Of course, Sony is betting that all games, big and small, will soon find their way to users exclusively through digital distribution: the PSP Go, the latest iteration of its handheld, released on October 1st, is completely physical media-less, making it the first system of any stripe to do so. And even Microsoft is already dipping its toes in the market, having launched Games on Demand – a service that offers (slightly) older retail games for (slightly) discounted rates – in August.

And behind this latest evolution of the interactive industry will be games like Shadow Complex, a bestselling title that has put the still-fledgling Chair on the map – along with, for many gamers, digital distribution itself.

Thursday, October 22, 2009

Soupy Sales


One of the old-time comedy greats has decided he is too good for our world. And ya know what?

He's damn right.


Milton Supman
January 8, 1926 – October 22, 2009

Tuesday, October 20, 2009

NPD: Sony's September Superiority


A funny thing happened on the way to the store…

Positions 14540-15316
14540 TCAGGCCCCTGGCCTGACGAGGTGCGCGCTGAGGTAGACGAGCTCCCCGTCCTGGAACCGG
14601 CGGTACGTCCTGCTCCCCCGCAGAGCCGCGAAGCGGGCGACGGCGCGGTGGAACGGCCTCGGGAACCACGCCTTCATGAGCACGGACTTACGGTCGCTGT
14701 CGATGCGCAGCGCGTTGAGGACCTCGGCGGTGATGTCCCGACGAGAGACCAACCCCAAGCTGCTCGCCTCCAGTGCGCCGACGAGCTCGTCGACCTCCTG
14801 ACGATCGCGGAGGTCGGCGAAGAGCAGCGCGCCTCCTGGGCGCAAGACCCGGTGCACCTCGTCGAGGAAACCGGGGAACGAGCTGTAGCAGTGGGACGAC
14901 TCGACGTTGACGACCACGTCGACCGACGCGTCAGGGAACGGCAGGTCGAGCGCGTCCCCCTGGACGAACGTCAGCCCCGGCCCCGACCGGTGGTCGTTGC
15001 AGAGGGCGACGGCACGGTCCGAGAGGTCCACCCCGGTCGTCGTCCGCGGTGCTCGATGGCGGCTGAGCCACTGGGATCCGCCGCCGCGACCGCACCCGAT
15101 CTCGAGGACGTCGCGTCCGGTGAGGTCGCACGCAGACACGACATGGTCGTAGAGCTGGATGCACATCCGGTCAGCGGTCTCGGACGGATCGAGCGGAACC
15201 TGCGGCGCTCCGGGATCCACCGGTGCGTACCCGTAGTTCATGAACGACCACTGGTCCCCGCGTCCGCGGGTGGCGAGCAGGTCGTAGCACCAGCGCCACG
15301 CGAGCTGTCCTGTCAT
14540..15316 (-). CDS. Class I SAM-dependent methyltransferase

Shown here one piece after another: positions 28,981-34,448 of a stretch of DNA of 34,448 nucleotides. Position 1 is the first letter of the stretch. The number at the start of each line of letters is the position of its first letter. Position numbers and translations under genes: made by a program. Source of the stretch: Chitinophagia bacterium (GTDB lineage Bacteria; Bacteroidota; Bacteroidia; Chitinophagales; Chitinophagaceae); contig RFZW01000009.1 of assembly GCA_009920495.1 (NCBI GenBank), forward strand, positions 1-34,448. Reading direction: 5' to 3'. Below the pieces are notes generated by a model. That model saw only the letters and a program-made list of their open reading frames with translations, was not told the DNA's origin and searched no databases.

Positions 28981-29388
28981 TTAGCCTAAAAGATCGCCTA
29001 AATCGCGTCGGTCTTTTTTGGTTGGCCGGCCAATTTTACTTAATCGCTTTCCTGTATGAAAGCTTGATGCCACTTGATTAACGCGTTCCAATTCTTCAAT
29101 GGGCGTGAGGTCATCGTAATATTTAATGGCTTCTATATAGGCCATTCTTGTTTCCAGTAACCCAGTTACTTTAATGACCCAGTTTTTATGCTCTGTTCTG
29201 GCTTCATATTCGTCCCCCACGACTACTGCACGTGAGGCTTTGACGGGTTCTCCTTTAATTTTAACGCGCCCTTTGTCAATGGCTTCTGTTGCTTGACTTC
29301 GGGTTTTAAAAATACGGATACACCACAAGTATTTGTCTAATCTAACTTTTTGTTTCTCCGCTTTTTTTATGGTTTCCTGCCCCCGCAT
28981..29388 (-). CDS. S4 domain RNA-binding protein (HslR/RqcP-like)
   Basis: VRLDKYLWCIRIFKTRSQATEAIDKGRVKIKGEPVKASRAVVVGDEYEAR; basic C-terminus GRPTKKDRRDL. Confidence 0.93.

Since the Nintendo Wii’s release on November 19, 2006, there have been only three months when the system wasn’t number one in console sales (in terms of overall system sales, the Wii has been frequently oscillating with Nintendo’s other mega seller, the handheld DS) – and two of those were November and December 2006, when, as is common with all console launches, the big N couldn’t produce enough units to satiate the demand of technological evangelists everywhere.

September 2009 is now the fourth month. And as if this weren’t surprising enough by itself, it is compounded by the fact that it isn’t Microsoft, the company responsible for the first three lapses in the Wii’s dominance, that has dethroned Nintendo.

It’s Sony.

To come from dead last place – the PlayStation 3 was typically outsold on a monthly basis not only by the Wii and Xbox 360, but also by Sony’s two other systems, the now-obsolete PS2 on the console side and the PSP on the handheld – to end Nintendo’s 22-month consecutive streak, and outselling the 360 by nearly 150,000 units in the process, is quite an impressive feat.